Of Two Minds: Coming into Greater Balance

by Erin Burch, PT
(Great Barrington, MA USA)


As it turns out, there is a hard-wiring in our mind/body that allows for the full functioning of only one function of our brains at one time. It happens that we cannot think a thought and feel a sensation at the exact same time. One can sort of think and sort of feel, or one can go back and forth really quickly, or one can think one is feeling, but ultimately these are not the same thing. In other words, one can either be immersed in thought OR immersed in feeling. Perhaps this is why humans have been so fooled for so long by the mind. When immersed in thinking, it is as if there is no connection to the body.

A client of mine came in with back pain so severe that she could barely walk. She was half bent over and wincing with every step. She had slipped in the shower and then bent to pick something up, and her back went out. The only exercise she gets on a regular basis is to walk a half hour to work. She sits for extended periods of time at her desk, sometimes for 11 or 12 hours for 5 days a week. Her sleep is not usually for the prescriptive 8 hours and she spends most of her waking time in her head. Having seen her before this “attack” and having felt her spine, it was obvious to me that this kind of episode was easily forthcoming. Her spine had lost the anatomical curves from extended sitting, and there was a great deal of compression. She, however, had no idea that she was heading for this kind of situation. This scenario is all too common in American workplaces. My client basically uses her body as a vehicle to take her to work and home, and does the most rudimentary things to care for it, but there is no living connection. Because she spends her time “in her head”, the body sensations do not really exist for her until they become overwhelming and demand attention. Does this sound at all familiar? I am sure we all at least KNOW someone that this describes. My client was horrified when I suggested that she take the following day off from work. REALLY?? How identified are we with our work, and how dis-identified are we with the body? In the long run, where will this lead us? This level of disconnection to ourselves and our bodies can only lead to illness and degeneration, and ultimately suffering.

The most accurate description of the relationship that people have with their bodies is MASTER/SLAVE. They make demands, and the body performs the best it can, given what it has to work with. The body is basically seen as and utilized as a tool. Again, looking at the long term outcome, can this be good? I propose a redefining of this primary relationship to one of a PARTNERSHIP, where the body has some input, and a balance is cultivated. This kind of relationship will ultimately lead to a healthier and happier life.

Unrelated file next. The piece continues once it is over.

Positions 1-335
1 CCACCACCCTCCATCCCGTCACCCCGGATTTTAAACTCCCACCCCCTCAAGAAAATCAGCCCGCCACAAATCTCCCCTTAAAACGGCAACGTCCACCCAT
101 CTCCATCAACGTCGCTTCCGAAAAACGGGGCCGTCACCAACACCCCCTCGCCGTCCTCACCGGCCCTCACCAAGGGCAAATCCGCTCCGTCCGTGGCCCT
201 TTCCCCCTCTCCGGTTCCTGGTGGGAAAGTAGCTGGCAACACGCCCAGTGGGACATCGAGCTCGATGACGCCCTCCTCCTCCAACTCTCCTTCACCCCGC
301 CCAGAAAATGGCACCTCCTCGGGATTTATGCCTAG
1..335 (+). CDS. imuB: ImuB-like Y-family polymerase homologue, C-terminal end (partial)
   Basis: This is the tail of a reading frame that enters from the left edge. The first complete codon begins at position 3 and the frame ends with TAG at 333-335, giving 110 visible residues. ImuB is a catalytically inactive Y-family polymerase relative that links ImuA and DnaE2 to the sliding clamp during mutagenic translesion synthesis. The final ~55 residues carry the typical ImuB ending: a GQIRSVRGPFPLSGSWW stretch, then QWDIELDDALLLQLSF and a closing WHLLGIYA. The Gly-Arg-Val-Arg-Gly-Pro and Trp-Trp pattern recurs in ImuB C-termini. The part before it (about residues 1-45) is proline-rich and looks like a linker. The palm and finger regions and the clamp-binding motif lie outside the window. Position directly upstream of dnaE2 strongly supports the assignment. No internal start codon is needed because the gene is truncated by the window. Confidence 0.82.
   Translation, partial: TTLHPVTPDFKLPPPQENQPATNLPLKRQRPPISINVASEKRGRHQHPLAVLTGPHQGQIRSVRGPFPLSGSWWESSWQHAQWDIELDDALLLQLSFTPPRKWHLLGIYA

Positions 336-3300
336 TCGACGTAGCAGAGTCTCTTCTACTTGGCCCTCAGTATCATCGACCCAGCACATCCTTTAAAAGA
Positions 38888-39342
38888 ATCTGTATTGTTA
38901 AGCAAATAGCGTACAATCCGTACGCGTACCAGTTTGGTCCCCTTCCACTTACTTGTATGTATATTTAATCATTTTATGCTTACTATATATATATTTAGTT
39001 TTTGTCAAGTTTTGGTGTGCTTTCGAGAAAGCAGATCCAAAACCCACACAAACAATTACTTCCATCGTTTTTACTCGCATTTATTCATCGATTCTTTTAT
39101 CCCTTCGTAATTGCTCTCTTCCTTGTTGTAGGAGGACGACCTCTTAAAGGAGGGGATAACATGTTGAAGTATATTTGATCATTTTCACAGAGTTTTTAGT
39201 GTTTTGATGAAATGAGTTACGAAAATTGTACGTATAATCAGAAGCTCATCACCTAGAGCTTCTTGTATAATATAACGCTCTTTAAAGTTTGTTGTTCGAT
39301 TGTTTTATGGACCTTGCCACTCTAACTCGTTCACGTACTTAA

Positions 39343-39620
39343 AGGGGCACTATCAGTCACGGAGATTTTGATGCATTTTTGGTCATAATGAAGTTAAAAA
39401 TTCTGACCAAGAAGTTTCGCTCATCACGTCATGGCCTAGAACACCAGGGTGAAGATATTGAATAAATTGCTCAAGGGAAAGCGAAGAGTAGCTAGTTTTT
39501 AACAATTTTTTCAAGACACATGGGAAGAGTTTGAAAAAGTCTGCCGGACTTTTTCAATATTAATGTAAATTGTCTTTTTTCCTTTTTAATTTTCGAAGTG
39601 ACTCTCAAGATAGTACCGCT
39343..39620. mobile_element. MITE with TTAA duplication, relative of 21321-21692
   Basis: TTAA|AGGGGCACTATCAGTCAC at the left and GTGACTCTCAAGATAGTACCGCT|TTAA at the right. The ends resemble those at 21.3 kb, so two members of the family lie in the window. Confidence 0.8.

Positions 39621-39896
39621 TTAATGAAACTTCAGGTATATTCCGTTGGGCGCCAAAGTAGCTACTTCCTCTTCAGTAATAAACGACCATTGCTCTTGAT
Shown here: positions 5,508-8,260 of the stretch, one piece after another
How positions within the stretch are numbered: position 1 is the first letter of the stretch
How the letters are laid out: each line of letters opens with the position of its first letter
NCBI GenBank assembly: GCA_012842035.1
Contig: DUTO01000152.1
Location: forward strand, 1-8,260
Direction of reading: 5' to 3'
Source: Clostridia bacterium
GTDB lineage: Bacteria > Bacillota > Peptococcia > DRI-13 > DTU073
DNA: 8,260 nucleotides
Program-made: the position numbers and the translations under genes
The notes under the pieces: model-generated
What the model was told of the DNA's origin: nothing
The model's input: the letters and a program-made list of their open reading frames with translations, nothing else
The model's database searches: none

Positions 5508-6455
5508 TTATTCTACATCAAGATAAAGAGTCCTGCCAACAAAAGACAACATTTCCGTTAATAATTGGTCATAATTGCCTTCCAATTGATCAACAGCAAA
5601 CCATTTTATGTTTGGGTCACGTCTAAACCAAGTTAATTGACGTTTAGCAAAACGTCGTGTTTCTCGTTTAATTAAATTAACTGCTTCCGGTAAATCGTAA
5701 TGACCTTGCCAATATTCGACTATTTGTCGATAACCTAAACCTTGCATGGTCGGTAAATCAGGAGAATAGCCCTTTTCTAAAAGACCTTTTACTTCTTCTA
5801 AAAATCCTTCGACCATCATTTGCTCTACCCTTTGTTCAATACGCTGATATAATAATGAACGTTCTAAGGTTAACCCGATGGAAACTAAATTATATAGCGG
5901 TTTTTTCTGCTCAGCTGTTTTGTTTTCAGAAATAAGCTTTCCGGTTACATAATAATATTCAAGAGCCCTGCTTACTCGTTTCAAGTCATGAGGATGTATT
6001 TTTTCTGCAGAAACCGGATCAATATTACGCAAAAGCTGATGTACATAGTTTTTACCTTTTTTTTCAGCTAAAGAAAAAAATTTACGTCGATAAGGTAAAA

How is this achieved? Right off the bat, the mind will protest… “This is not possible! I have a very busy life! I can’t possibly make the kind of changes that would entail!” This sounds much more dramatic that it is. What is required is to BEGIN to create the ability to make a shift and to cultivate the SENSING aspect of ourselves. ( Here is another important thing. Unless we have contrast to our present experience, we do not know what we are missing.)

The fact that we cannot fully occupy more that one function at the same time is actually a saving grace. It gives us the opportunity to develop a skill set that takes us out of our thinking mind (haven’t you ever wanted a vacation from thinking?) and allows us to connect to the body and create a partnership for improved health and well being. What is needed is to consciously direct our attention into the body and focus on sensation. This is easier for some to do than others. If it is difficult, it will be an indicator just how identified one is with the thinking mind. However, it is doable for everyone.

The easiest, most available and time-tested point of reference is the breath.

The breath is universally utilized as a jumping off place to transition to the body. It is ever present and there are a myriad of sensations available. The breath is intimately connected to the body’s stress response and also to the relaxation response. Begin by deepening the breath, imagining a balloon that inflates into the “bowl” of the pelvis. By bringing the breath all the way down into the pelvis, the body naturally gets derailed from the stress response and switches to the relaxation response.

By simply changing the Where of the breath, you take charge of your physiology and also shift from a mind dominated existence to a more balanced, whole self.

Erin Burch, PT is a 30 year practitioner of healing arts. She has developed a unique style of bodywork she calls Body Whispering which builds on all of her vast experiences and education as well as the benefit of astute observation and intuition honed over the years.
She may be contacted via email: thebodywhisperer@me.com

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